In addition to off-site experiments I have recently opened a new environmental radiation laboratory at the University of Richmond. Here using two sensitive germanium detectors very low levels of naturally (or otherwise) occurring radioactive materials can be detected in a variety of samples. Recent projects involved measuring background activity levels in car air filters (as part of a national project funded by the Department of Homeland Security), in various soil or rock samples and monitoring airborne activity from the recent disaster in Fukushima, Japan.

Recent Student Research Projects (Summer 2012):

Erin Good, Class of 2013: Investigation of the level scheme of 88Y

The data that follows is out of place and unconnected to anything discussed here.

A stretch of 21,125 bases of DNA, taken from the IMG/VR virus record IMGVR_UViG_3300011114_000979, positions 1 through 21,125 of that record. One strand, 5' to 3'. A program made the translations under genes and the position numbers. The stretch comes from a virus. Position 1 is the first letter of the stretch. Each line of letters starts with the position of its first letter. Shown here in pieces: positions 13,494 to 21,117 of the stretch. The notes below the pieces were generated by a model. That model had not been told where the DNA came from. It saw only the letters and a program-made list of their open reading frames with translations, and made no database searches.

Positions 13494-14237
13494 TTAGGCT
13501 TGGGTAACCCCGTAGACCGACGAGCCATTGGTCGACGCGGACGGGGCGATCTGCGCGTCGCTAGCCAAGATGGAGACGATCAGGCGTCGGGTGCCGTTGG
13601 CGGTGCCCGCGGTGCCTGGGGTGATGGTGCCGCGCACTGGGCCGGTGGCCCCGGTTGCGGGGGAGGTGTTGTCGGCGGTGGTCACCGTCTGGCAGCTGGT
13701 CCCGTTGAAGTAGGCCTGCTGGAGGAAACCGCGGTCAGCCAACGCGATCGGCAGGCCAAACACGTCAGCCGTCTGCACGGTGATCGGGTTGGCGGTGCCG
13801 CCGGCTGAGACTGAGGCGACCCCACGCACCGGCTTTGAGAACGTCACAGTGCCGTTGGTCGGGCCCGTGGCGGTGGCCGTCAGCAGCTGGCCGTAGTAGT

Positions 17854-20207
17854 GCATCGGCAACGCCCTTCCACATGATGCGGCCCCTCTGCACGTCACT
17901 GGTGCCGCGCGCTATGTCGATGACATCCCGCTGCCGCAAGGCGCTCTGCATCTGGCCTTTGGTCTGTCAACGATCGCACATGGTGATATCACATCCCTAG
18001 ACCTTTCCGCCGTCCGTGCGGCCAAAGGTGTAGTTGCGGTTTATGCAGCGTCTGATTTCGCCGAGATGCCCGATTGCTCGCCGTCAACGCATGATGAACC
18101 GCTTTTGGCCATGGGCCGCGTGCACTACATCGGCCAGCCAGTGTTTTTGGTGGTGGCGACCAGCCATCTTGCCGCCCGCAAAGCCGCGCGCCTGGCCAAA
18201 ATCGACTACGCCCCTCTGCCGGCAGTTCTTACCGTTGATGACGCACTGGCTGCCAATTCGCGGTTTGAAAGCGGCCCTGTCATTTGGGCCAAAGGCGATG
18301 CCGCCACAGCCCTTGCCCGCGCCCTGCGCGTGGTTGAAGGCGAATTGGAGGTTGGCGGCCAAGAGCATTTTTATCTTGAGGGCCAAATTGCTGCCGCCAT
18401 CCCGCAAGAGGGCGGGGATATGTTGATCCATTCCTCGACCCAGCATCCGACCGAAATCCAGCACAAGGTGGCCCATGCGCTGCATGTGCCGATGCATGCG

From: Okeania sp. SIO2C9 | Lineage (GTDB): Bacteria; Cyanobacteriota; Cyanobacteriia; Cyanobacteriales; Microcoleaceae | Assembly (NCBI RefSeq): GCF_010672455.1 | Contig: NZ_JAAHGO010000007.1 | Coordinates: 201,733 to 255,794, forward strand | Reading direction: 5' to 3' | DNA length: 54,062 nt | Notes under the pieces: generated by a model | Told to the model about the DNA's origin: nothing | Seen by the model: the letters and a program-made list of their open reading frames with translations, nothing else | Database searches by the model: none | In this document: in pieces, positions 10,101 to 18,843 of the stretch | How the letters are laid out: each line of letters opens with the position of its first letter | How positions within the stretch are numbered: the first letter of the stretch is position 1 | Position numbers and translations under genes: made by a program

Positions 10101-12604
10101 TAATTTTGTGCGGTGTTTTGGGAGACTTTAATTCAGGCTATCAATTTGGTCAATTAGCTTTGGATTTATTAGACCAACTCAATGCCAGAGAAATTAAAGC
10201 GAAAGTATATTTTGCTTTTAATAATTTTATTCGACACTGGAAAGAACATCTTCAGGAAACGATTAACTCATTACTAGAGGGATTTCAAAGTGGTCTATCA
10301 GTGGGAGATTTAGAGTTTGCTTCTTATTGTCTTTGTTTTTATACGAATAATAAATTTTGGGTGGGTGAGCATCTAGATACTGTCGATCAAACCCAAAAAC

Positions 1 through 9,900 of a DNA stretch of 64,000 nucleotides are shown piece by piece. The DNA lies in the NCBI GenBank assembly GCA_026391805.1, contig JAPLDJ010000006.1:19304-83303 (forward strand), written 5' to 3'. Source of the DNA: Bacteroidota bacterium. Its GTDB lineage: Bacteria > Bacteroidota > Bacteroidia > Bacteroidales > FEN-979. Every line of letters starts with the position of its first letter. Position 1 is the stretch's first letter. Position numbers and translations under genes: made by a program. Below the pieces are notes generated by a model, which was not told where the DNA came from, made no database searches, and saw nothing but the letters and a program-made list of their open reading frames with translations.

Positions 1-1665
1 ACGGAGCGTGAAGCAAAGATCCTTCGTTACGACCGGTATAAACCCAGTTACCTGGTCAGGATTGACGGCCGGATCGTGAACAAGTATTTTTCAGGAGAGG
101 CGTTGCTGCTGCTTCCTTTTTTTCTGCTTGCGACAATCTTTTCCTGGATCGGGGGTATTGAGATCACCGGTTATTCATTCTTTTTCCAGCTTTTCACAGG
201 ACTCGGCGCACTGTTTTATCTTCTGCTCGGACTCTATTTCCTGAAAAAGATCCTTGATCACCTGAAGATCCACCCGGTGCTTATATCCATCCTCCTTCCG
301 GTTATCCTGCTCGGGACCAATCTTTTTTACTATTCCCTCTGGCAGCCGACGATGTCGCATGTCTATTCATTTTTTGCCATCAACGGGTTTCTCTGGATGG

Tom Tarlow, Class of 2014: Analysis of the energy resolution of detectors in the new GRETINA array.

Kristen Gell, Class of 2015: Population of states in Gd nuclei following (p,d) and (p,t) reactions.

All three of these students will attend and present their results at the Fall 2012 DNP meeting of the American Physical Society in Newport Beach CA in October.

Grants and Fellowships
U.S. Department of Energy, National Nuclear Security Administration, $513,000 over three years for “Stewardship Science at Richmond”. (2012-2015)
U.S. Department of Energy, Office of Science, $140,000 over three years for “Nuclear Structure Physics at Richmond”. (2011-2014)
U.S. Department of Energy, National Nuclear Security Administration, $510,000 over three years for “Stewardship Science at Richmond”. (2009-2012)
U.S. Department of Energy, Office of Science, $130,000 over three years for “Nuclear Structure Physics at Richmond”. (2008-2011)
U.S. Department of Energy, National Nuclear Security Administration, $510,000 over three years for “Stewardship Science at Richmond”. (2006-2009)
U.S. Department of Energy, Office of Science, $120,000 over three years for “Nuclear Structure Physics at Richmond”. (2005-2008)
Awards